Martin Klemm

Sound Engineer

As engineer for WMUK, Martin Klemm could be taking care of a producer's computer in the morning, recording the Kalamazoo Symphony that evening, and producing Grass Roots the next afternoon. Being concerned with details and the staff's comfort, Martin will never run out of things to do.  Before coming to WMUK in 2003, Martin worked in Los Angeles making records with some outstanding producers, but preferred to be close to his family here in west Michigan. He enjoys keeping a busy schedule balancing WMUK, operating a recording studio downtown Kalamazoo, and remodeling his home in the Edison neighborhood.

Email: martin.klemm (at) wmich.edu     Phone: (269) 387  3169

Cybelle Codish

Jazz guitarist Randy Napoleon, a soloist and collaborator with Freddy Cole and Michael Bublé, visits with Jazz Currents host Keith Hall for an hour of music and conversation in the Takeda Studio at WMUK. They cover a wide range of topics, including Napoleon's upbringing in Ann Arbor, Michigan; his move to New York City to pursue a career in jazz, his breakthrough gigs, and how his technique contributes to his sound. Napoleon also plays a selection of standards and originals.  


Guitar virtuoso Pat Metheny recorded his debut album as a leader in 1975. At the young age of 21, Metheny redefined the sound of the traditional jazz guitar. 


Craig Freeman

Singer Shelagh Brown (pronounced SHAY-lah) and her husband, guitarist Robbie Koets, perform original songs and talk about the writing process with interviewer Craig Freeman, in a live session recorded by engineer Martin Klemm. An extremely versatile singer, Brown was trained in classical music as a member of the Kalamazoo Children's Chorus, graduating from Western Michigan University with a degree in music theater. She has branched out to country, Christian, and pop music in the years since.

C. Lieurance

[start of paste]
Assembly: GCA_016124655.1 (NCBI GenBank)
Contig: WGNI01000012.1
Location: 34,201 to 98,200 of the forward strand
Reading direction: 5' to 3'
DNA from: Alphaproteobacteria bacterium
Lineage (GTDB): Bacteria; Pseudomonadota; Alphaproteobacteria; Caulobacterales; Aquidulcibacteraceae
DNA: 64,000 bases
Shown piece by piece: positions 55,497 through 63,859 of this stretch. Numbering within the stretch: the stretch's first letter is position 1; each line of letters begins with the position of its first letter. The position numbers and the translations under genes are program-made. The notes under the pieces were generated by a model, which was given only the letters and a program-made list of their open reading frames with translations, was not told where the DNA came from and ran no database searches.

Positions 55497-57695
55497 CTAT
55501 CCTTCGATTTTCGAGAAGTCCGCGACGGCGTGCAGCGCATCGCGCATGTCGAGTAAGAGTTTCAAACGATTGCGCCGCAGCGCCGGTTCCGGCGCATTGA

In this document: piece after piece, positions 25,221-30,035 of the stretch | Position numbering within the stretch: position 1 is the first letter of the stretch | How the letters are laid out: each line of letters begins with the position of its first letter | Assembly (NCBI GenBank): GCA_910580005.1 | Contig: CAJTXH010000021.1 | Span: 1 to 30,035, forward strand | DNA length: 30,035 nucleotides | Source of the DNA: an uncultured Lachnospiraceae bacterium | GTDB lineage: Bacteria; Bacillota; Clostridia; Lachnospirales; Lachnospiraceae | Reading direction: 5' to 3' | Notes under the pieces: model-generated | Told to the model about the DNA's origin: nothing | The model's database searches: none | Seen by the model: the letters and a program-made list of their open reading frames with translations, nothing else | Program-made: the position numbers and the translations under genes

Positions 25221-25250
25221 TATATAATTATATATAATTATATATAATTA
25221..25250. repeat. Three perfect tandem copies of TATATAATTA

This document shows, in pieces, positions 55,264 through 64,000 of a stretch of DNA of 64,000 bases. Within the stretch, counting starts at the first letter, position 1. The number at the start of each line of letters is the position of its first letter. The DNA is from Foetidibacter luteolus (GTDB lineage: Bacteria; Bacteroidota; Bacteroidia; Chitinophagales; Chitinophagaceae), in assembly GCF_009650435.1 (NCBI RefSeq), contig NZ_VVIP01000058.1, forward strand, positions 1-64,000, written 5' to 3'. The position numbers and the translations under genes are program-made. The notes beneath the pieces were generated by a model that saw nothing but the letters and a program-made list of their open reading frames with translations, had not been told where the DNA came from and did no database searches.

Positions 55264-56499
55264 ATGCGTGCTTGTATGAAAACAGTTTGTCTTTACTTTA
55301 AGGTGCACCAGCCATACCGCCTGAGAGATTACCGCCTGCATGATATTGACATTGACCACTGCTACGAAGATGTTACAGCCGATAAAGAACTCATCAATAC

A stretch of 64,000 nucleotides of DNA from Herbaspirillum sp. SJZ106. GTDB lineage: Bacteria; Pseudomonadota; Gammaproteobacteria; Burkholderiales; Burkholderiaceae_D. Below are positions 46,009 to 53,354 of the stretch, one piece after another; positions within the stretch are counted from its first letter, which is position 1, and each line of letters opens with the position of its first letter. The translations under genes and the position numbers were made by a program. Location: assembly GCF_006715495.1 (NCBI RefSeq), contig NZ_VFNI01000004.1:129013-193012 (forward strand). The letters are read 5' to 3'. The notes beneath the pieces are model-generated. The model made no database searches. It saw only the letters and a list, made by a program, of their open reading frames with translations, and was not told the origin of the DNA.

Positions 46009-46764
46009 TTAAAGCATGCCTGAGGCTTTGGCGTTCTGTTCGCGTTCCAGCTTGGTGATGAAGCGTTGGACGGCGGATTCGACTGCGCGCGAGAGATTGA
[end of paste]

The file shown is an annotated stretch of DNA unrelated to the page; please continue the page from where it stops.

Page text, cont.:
Dede Adler and Josh Holcomb of Dede and the Dreamers join Craig Freeman in the studio to play original songs and talk about what's behind their hard-to-categorize music. Alder formed Dede and the Dreamers for a single occasion: to lull a crowd to sleep in the wee hours of a music festival. Two musician friends - John Driscoll and Chris Michels- accompanied her on drums and bass as she sang and played vibraphone. That was the beginning of the band, which classically-trained violist Josh Holcomb would join later, bringing voice, viola, improvisation, and an array of effects to the sound of the group.

Singing while accompanying oneself on marimba, which Dede Alder taught herself to do, is almost unheard-of in the world of singer-songwriters. Hear their unusual sound in this session, hosted by Craig Freeman, recorded in the Takeda studio at WMUK, with Martin Klemm engineering.


C. Lieurance

Both top-notch soloists in their own right, Evan Marshall and Brian Oberlin enjoy coming up with musical duo arrangements that test their abilities and span many styles, from Italian classical to bluegrass and beyond. On Saturday, the Kalamazoo Mandolin and Guitar Orchestra will present the duo in a 7 pm concert at First Congregational Church of Kalamazoo. They'll feature selections from their new CD, Twin Mandolin Slingers.

In a session with Cara Lieurance, recorded by sound engineer Martin Klemm, Oberlin and Marshall tell stories about their experiences as musicians who bridge genres, and they play a variety of tunes, original and adapted, for two mandolins.


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